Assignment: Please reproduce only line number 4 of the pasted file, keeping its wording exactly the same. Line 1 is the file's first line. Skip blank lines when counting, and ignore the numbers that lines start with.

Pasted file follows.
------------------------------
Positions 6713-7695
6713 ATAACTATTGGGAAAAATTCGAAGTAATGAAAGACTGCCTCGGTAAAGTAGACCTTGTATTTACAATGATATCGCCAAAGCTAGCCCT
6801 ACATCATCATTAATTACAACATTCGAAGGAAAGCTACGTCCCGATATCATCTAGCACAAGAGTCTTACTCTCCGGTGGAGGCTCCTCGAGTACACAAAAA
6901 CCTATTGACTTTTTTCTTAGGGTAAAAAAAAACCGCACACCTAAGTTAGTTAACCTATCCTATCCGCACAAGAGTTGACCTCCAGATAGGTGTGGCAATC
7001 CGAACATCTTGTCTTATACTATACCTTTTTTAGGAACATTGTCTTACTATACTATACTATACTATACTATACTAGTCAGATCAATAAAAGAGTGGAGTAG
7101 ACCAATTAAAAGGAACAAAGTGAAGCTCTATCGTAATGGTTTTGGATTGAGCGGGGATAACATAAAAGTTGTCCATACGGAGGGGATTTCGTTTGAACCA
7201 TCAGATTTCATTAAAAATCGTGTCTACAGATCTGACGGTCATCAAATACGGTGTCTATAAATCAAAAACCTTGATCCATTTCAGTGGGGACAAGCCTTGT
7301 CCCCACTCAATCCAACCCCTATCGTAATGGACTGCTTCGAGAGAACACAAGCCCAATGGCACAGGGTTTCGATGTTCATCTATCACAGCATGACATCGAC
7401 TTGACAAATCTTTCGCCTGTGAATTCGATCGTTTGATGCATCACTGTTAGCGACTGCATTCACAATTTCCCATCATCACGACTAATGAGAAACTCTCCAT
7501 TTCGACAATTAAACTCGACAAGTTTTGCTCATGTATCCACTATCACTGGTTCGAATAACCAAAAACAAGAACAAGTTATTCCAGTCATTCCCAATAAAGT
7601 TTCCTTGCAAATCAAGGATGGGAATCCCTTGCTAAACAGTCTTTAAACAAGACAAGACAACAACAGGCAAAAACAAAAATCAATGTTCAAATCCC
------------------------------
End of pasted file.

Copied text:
6901 CCTATTGACTTTTTTCTTAGGGTAAAAAAAAACCGCACACCTAAGTTAGTTAACCTATCCTATCCGCACAAGAGTTGACCTCCAGATAGGTGTGGCAATC